COMMONWEALTH v. Henry E. HOUGHTON.
MEMORANDUM AND ORDER PURSUANT TO RULE 23.0
Convicted in 1982 of five counts of forcible rape of a child, G. L. c. 265, § 22A, and related crimes,2 the defendant appeals from the denial of his motion for a new trial, arguing that the judge abused his discretion by failing to hold an evidentiary hearing before ruling, and that the results of DNA testing on certain trial exhibits cast doubt on the justice of his convictions. We affirm the denial of the motion for a new trial.
Background. In 2015, a Superior Court judge allowed the defendant's motion, pursuant to G. L. c. 278A, § 3, for postconviction forensic testing on certain trial exhibits: a quilt 3 (trial exhibit 14) and four beer bottles (trial exhibits 12a-12d). Based on the results of the testing, the defendant moved for a new trial, his fifth such motion. Another Superior Court judge (motion judge) denied the defendant's motion without an evidentiary hearing. The defendant now appeals.
The facts of the crimes are set forth in Commonwealth v. Houghton, 39 Mass. App. Ct. 94, 95-97 (1995), and need not be repeated here. The jury heard evidence that the defendant ejaculated in the victim's mouth, and she spat out his ejaculate. They also heard evidence that chemical analysis on the quilt revealed seminal fluid residue and sperm cells. The beer bottles were recovered from the outdoor scene the day after the crimes.
Results of forensic testing in 2017 by Bode Cellmark Forensics (Bode) on the quilt revealed a mixture of deoxyribonucleic acid (DNA), of which the portion from the major contributor matched the defendant's DNA, and the portion from the minor contributor was so small that no conclusion could be reached as to its source. As to the beer bottles, three of them bore a mixture of at least two individuals’ DNA, but in such a small amount that “no conclusions can be made.” On the fourth beer bottle, no DNA was detected.
Discussion. The defendant argues that the results of the DNA testing on the quilt and beer bottles are newly discovered evidence, and the motion judge erred in denying the motion for a new trial without first holding an evidentiary hearing at which the defendant's expert would have testified to his interpretation of Bode's test results.
“In reviewing the denial or grant of a new trial motion, we ‘examine the motion judge's conclusion only to determine whether there has been a significant error of law or other abuse of discretion.’ ” Commonwealth v. Weichell, 446 Mass. 785, 799 (2006), quoting Commonwealth v. Grace, 397 Mass. 303, 307 (1986). A judge may decide a motion for a new trial without an evidentiary hearing “if no substantial issue is raised by the motion or affidavits.” Mass. R. Crim. P. 30 (c) (3), as appearing in 435 Mass. 1501 (2001). See Commonwealth v. DiBenedetto, 458 Mass. 657, 664 (2011). Rule 30 (c) (3) “encourages the denial of a motion for a new trial on the papers, without hearing, where no substantial issue is raised.” Commonwealth v. Gordon, 82 Mass. App. C. 389, 394 (2012). “ ‘Although the motions and supporting materials filed by a defendant need not prove the issue raised therein, they must at least contain sufficient credible information to cast doubt on the issue’ in order to create a substantial issue.” Commonwealth v. Barry, 481 Mass. 388, 401 (2019), quoting Commonwealth v. Denis, 442 Mass. 617, 628 (2004).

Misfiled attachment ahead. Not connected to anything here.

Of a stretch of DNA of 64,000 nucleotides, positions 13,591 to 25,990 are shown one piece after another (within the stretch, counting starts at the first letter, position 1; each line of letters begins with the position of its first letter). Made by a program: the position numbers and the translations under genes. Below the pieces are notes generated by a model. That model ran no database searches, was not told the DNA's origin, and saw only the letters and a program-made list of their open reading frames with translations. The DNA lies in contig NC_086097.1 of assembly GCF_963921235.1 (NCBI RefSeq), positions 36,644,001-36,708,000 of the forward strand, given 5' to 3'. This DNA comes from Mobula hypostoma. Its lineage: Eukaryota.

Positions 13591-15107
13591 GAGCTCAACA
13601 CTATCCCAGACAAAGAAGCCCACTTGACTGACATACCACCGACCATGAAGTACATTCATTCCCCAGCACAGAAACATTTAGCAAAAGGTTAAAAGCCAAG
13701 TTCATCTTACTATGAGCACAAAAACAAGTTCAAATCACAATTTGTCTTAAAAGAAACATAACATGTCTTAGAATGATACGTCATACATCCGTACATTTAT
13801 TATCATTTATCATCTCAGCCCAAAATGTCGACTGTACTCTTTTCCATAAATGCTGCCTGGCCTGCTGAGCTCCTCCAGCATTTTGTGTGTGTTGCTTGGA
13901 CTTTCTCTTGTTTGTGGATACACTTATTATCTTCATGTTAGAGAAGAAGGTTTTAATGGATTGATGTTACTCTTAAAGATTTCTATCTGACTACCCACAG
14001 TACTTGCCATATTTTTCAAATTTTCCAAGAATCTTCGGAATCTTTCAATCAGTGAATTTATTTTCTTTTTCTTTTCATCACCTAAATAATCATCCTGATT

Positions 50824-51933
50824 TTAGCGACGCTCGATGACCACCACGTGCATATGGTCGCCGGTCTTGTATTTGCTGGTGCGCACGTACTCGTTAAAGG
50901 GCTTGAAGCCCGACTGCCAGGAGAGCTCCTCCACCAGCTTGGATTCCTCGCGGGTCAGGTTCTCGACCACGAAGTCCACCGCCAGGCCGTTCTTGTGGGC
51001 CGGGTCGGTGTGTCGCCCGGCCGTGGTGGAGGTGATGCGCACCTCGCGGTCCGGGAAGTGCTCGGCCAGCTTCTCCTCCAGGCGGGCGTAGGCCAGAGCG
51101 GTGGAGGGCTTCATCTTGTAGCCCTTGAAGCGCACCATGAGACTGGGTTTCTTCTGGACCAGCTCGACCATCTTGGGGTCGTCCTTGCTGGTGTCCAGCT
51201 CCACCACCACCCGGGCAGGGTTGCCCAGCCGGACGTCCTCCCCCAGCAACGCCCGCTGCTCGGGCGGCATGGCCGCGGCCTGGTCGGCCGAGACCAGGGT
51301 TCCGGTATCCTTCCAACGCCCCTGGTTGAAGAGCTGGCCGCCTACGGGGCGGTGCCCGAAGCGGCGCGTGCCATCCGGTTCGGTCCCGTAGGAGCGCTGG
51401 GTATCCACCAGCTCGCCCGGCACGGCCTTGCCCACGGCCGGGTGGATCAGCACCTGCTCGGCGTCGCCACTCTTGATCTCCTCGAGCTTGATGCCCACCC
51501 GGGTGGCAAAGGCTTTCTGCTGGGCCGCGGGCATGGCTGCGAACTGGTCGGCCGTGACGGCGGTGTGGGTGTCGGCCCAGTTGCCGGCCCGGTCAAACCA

The motion judge weighed the credibility of competing affidavits from the defendant's expert and from the Commonwealth's expert, a forensic scientist at the State police crime laboratory. In considering the credibility of competing affidavits from experts, a judge has discretion to “consider whether holding a hearing will add anything to the information that has been presented in the motion or affidavits.” Commonwealth v. Goodreau, 442 Mass. 341, 348 (2004). “If the theory of the motion, as presented by the papers, is not credible or not persuasive, holding an evidentiary hearing to have the witnesses repeat the same evidence (and be subject to the prosecutor's cross-examination further highlighting the weaknesses in that evidence) will accomplish nothing.” Id. at 348-349.
To succeed on his motion for a new trial, the defendant was required to establish “both that the evidence is newly discovered ․ and that it casts real doubt on the justice of the conviction” (citation omitted). Commonwealth v. Bonnett, 482 Mass. 838, 844 (2019). As to the first prong, the Commonwealth argues that the evidence is not newly discovered because, although DNA testing was not available at the time of trial in 1982, it was available when he filed prior motions for new trials in 1998 and 2002. See Mass. R. Crim. P. 30 (c) (2), as appearing in 435 Mass. 1501 (2001). See also Commonwealth v. Ellis, 475 Mass. 459, 472 (2016). We need not pause to consider that argument because we conclude, as the motion judge did, that even if the DNA test results were newly discovered evidence, they did not cast real doubt on the justice of the conviction. See Barry, 481 Mass. at 405-406 (newly discovered evidence was “inconsequential to the outcome of the trial”).
From the quilt, two stains were tested for DNA. In the first stain, the defendant's DNA partially matched the DNA in epithelial cells. The second stain contained a mixture, in which the defendant's DNA partially matched the DNA of the major contributor in both sperm and epithelial cells. As to the minor contributor to that second stain, the testing reached no conclusion due to the small size of the sample. The defendant argues that the absence of female DNA in that second stain contradicts the victim's testimony that she spat the defendant's ejaculate onto the quilt. However, the motion judge concluded that “the far more important evidence was the presence of the defendant's semen on the [quilt].”4 See Commonwealth v. Laguer, 89 Mass. App. Ct. 32, 36-37 (2016) (inculpatory postconviction DNA evidence did not cast doubt on conviction). Cf. Commonwealth v. Ferreira, 481 Mass. 641, 651-652 (2019) (crime laboratory's posttrial revision of protocol for calculating probability that defendant contributed DNA to mixture made test results “less damaging, but not exculpatory”).